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Archive for the ‘News’ Category

Helen’s Law

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In 1998 a 22-year-old insurance clerk called Helen McCourt was murdered and Ian Simms was convicted of that murder. The Parole Board recently directed Simms’s release saying that they were satisfied that imprisonment was no longer required for the protection of the public. Helen’s family are objecting to the release as Simms has never revealed the whereabouts of Helen’s body as he continues to deny responsibility for her murder.

‘Helen’s Law’ would be the culmination of a campaign by Helen’s family to change the law to ensure that murderers must reveal the location of their victim before they were considered for parole.

What is being proposed?

The proposed law would require the Parole Board to take into account any failure by a prisoner serving a sentence for unlawful killing, or for taking or making an indecent image of a child, to disclose information about the victim.

In particular, with convictions for manslaughter or murder, where the Parole Board does not know where and how the victim’s remains were disposed of, and it believes the prisoner has information about it that has not been disclosed, it is proposed:

“when making the public protection decision about the life prisoner, the Parole Board must take into account –

  • the prisoner’s non-disclosure; and
  • the reasons, in the Parole Board’s view, for the prisoner’s non-disclosure.”

In respect of indecent images, the Parole Board must take account of the same non-disclosure in respect of the identity of a child in any relevant image.

What stage has been reached?

The Prisoners (Disclosure of Information about Victims) Bill 2019-20 was announced in the Queen’s Speech on 19th December 2019. A second reading took place on 8th January 2020.

What does the Parole Board do?

The Parole Board is required to protect the public from the risk of serious harm, a risk to life and limb. The test to be applied is that a direction for release cannot be given unless the Board is satisfied that it is no longer necessary for the protection of the public that the person should be confined.

What is taken into account?

The Board has to consider:

  • all information before it, including any written or oral evidence obtained by the Board;
  • each case on its merits, without discrimination on any grounds;
  • whether release is consistent with the general requirements and objectives of supervision in the community ie. protecting the public and securing the lifer’s successful re-integration into the community.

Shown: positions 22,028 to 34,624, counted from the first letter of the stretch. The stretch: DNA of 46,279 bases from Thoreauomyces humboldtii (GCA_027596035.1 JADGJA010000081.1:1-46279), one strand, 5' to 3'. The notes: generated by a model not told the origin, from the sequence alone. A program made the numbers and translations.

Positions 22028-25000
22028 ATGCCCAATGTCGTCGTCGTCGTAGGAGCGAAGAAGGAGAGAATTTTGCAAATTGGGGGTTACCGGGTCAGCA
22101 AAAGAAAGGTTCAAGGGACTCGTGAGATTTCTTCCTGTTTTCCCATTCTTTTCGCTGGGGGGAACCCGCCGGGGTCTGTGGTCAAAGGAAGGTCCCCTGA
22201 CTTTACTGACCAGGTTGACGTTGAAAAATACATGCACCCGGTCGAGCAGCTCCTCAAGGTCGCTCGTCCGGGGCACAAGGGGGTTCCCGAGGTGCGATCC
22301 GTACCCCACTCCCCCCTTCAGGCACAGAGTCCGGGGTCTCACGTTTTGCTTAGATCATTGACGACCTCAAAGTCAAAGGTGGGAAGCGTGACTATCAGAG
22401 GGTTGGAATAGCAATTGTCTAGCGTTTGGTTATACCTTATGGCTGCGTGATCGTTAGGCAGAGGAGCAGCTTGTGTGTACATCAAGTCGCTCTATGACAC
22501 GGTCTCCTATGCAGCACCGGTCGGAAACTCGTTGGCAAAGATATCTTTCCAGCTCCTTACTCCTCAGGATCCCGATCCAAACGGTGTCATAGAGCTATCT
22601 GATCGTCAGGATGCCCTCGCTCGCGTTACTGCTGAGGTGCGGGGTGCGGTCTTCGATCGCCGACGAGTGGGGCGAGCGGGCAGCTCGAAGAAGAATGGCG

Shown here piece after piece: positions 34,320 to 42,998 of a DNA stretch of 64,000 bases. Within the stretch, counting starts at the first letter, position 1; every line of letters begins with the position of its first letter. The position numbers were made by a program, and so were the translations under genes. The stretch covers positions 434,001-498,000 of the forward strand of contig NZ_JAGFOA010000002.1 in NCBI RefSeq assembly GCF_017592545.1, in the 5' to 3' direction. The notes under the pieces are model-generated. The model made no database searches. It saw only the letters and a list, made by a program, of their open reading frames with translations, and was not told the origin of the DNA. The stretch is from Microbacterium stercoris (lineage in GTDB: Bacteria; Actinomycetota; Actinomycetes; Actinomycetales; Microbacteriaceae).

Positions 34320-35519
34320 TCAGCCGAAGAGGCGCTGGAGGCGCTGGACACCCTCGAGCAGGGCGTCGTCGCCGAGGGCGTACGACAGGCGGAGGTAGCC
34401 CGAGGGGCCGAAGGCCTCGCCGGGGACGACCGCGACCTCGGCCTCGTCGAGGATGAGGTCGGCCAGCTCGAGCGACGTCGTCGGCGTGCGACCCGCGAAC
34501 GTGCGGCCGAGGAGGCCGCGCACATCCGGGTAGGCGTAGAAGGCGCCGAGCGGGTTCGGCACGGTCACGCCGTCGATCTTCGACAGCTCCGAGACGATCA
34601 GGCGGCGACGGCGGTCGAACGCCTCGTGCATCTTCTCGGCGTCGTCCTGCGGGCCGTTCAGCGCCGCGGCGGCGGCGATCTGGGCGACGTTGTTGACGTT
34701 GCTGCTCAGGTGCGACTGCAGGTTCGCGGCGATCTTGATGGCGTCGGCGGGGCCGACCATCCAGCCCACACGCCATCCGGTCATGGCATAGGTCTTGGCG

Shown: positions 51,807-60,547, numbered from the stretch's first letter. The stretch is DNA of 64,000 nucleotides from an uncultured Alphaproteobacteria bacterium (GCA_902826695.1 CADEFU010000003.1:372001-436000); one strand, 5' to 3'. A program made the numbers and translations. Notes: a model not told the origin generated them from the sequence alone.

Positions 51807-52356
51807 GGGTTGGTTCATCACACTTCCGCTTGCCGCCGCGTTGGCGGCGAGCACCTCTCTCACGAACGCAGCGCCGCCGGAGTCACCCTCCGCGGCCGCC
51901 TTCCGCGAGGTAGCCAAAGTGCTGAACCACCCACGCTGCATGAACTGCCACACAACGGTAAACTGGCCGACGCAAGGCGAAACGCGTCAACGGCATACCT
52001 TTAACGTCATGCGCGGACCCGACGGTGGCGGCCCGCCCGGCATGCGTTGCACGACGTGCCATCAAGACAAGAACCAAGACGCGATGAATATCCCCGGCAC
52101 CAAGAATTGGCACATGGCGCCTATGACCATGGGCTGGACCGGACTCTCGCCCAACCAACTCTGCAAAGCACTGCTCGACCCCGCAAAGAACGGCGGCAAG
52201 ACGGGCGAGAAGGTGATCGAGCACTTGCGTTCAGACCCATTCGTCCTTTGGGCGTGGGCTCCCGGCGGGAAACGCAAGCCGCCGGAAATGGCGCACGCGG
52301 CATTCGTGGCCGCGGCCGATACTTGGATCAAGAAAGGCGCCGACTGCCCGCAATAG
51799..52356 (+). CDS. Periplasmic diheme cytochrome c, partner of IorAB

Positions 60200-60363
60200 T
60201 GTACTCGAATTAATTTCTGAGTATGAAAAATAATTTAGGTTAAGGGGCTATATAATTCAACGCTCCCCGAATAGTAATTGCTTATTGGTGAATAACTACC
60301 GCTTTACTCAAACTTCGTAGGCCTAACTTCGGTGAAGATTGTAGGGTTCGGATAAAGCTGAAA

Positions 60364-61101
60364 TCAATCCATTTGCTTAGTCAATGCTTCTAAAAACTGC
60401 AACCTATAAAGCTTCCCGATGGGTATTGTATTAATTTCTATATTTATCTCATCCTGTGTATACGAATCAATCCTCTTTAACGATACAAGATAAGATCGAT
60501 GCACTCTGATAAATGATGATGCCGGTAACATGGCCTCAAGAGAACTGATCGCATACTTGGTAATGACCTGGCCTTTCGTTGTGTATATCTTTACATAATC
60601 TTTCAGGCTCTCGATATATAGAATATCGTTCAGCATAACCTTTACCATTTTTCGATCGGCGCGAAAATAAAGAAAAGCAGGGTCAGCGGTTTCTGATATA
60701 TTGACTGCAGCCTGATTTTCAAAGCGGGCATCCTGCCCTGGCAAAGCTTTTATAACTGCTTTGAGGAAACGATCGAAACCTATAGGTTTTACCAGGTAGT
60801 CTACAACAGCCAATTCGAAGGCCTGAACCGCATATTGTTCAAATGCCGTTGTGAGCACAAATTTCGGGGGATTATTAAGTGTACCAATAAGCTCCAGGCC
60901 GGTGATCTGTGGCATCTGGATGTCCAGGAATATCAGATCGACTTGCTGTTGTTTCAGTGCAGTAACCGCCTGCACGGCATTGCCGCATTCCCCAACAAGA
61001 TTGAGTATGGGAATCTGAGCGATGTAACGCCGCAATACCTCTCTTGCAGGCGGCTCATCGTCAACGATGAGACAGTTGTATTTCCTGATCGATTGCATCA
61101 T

In assessing the level of risk, the Board take account of a list of issues including the nature and circumstances of the index offence, any impact on the victim’s family and the lifer’s awareness of the impact of the index offence

The current Parole Board guidance is already quite clear that the withholding of information by an offender has to be taken into consideration. It may mean that the offender still poses a risk to the public and would not, therefore, be eligible for parole.

Is Helen’s Law needed?

Strictly speaking, the Parole Board already considers the exact issues that it would be required to take into account under Helen’s Law. The only difference would be that the Parole Board’s established practice would become a legal requirement.

Other issues

The Criminal Justice Act 2003 specifically refers to an aggravating factor in sentencing being the “concealment, destruction or dismemberment of the body”. The Courts can, therefore, impose a longer sentence for those who conceal the location of their victim.

Helen’s Law is unlikely to amount to much of a change in criminal sentencing, but it does demonstrate the new government’s renewed focus on sentencing issues, suggesting that a tougher sentencing framework may be imminent.

How can we help?

We can advise on all aspects of criminal investigation and prosecution. If you need specialist advice, then please contact us on 0113 247 1477 or email us at [email protected] and let us help.

Date rape drugs and the law